Clean care at birth: a mother’s basic human right?

For most families the birth of a baby is a time of great happiness and celebration, but every year in low income countries an estimated one million mothers and babies die owing to unhygienic environments and practices at the time of birth in health facilities.

By giving women access to simple, low cost, interventions during childbirth such as antiseptics, sterile equipment, antibiotics, and improving hand hygiene among health workers, almost 100% of these deaths could be prevented.  Clean delivery should be universally available and a basic human right and a massive effort to reduce deaths and ill-health from delivery-related infections is long overdue.  It’s unacceptable for this issue to be ignored any longer.

Although there are organisations working to improve the health and survival of women and children in low income countries, none are explicitly focused on cleanliness and hygiene.  The global movement “Every Women Every Child” launched by UN Secretary General Ban Ki-Moon in 2010 aims to save the lives of 16 million women and children by 2015 and is at the heart of a new charity whose purpose is to build on the valuable work of the research group Immpact, (Initiative for Maternal Mortality Programme Assessment) in infection related maternal deaths.

The Soapbox Collaborative is a new research based charity hosted by Immpact at the University of Aberdeen.  Its explicit focus is on improving cleanliness and hygiene around childbirth.  The charity is mobilising support and raising awareness of its work in low resource settings.   Its mission is simple, to make it possible for mothers and babies in low income countries to experience “clean care at birth” by improving the practices and behaviours of health care workers through on-site training programmes in infection prevention and control, (IPC) and by making improvements to the environments where women give birth, whether it’s in a large maternity hospital or a small birthing unit.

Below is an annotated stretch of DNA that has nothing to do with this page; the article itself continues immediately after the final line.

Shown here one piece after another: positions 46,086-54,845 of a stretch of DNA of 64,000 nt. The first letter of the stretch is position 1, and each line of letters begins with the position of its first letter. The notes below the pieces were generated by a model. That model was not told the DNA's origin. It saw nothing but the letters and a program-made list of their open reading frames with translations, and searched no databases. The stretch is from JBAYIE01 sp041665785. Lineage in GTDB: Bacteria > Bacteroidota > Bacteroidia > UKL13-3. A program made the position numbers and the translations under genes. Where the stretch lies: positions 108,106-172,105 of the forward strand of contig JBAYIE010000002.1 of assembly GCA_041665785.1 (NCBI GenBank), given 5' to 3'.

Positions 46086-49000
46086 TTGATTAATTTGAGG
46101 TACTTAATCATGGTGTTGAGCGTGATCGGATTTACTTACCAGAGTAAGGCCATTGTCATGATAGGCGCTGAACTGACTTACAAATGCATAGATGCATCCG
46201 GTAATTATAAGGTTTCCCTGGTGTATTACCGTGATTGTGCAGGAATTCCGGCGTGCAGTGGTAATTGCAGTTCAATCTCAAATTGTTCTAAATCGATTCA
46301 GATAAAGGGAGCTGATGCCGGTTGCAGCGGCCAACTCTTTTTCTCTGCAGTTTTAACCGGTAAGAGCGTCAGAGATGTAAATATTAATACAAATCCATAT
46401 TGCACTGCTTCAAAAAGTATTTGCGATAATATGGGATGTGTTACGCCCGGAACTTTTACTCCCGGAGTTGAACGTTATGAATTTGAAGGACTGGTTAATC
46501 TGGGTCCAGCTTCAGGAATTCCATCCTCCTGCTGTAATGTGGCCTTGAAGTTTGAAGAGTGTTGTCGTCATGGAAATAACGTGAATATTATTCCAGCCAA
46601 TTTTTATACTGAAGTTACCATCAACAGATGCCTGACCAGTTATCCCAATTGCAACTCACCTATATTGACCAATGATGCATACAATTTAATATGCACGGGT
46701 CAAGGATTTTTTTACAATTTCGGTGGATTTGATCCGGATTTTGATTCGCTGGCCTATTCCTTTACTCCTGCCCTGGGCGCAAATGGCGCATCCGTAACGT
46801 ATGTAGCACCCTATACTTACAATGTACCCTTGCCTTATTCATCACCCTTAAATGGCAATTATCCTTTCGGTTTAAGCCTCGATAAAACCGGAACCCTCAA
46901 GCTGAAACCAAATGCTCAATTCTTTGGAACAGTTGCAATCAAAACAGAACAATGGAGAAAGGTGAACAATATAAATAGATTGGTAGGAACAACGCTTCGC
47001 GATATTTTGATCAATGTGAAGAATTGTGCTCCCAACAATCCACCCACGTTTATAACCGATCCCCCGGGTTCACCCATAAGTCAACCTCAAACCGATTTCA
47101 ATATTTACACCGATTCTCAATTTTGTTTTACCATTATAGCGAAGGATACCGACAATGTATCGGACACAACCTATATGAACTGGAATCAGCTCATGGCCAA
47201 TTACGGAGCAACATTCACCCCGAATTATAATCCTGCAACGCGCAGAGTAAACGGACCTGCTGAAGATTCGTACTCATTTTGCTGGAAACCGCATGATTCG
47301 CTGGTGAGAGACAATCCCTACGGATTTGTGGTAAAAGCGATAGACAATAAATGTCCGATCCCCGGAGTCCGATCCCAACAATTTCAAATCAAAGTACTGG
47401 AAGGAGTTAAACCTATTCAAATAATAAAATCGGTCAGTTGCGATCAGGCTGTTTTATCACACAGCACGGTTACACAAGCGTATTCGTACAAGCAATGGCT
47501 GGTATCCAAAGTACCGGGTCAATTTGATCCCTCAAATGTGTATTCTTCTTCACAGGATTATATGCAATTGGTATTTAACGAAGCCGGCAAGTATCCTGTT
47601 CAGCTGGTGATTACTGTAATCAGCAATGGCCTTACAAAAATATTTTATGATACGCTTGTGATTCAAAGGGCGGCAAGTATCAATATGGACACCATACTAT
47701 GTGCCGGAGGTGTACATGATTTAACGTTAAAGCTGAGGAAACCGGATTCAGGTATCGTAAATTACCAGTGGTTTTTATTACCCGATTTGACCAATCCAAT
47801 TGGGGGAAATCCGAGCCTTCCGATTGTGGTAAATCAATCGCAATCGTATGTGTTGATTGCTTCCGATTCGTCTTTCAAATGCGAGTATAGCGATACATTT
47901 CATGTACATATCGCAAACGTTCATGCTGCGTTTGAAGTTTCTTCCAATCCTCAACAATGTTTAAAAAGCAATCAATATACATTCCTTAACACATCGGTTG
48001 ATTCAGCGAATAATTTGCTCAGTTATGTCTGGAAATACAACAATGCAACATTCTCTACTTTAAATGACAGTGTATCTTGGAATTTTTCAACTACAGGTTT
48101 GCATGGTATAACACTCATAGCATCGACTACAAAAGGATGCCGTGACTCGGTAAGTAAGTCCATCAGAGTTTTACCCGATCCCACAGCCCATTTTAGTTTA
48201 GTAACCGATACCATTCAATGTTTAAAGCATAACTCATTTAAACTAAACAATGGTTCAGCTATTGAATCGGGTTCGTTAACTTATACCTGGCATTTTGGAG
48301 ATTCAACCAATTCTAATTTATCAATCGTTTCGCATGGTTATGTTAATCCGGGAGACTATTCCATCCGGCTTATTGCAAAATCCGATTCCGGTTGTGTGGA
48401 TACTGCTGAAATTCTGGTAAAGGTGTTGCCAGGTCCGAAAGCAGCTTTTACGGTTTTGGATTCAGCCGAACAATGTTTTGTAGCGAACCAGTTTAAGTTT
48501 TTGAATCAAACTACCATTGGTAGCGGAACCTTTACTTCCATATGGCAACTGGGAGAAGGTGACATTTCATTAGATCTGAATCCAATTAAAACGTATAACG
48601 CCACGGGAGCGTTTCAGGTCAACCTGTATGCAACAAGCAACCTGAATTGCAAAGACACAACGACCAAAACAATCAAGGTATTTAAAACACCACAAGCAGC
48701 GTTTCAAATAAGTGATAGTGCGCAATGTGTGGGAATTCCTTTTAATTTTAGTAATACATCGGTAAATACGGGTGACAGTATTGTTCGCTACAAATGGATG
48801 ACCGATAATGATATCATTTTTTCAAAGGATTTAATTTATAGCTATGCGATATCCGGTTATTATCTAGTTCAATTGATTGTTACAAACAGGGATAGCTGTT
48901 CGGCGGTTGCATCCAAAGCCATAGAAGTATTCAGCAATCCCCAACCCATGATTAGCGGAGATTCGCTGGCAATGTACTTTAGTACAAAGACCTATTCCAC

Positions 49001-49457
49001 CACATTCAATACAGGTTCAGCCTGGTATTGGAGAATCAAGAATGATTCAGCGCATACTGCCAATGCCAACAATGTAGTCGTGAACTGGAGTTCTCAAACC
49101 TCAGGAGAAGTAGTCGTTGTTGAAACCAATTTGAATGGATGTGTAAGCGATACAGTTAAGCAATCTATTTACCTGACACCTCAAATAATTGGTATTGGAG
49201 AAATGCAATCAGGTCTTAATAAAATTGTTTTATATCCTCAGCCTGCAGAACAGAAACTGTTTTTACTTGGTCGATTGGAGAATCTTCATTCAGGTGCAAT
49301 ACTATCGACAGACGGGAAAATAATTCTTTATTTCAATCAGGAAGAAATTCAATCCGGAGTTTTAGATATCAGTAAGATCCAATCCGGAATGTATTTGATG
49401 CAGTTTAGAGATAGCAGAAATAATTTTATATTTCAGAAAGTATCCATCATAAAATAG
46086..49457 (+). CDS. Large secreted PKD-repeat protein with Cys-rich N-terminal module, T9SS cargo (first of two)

There are significant gaps in knowledge about the burden of life-threatening infections hence the charity’s equal focus on strengthening understanding of the benefits of “clean care at birth” through research studies on behavioural, technological and health systems challenges of providing “clean care at birth”.

The first Soapbox grant was awarded to the Rimuka Maternity Unit in Zimbabwe.  The clinic served 60,000 people and had a serious lack of even basic equipment. In 2011, 1000 women gave birth in the clinic which had just 12 beds.  Soapbox funds have supported an IPC training programme for health workers and made it possible for the clinic to purchase vital equipment which included a much needed baby resuscitaire, instrument trolleys and cleaning items such as a floor polisher, which were also in short supply.

The work of Soapbox has been made possible so far thanks to an initial award from the Burnland Trust and a research grant from SHARE/WSSCC to fund a research project in India and Bangladesh, “Wash and clean in the labour ward”, but more help is needed as additional funds will be essential to sustain the work of organisations like Soapbox so they can widen their scope and geographical coverage and as a result help save more lives.

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Or visit www.soapboxcollaborative.org

By Shelagh Barr, the Soapbox Collaborative and HEART Associate

 

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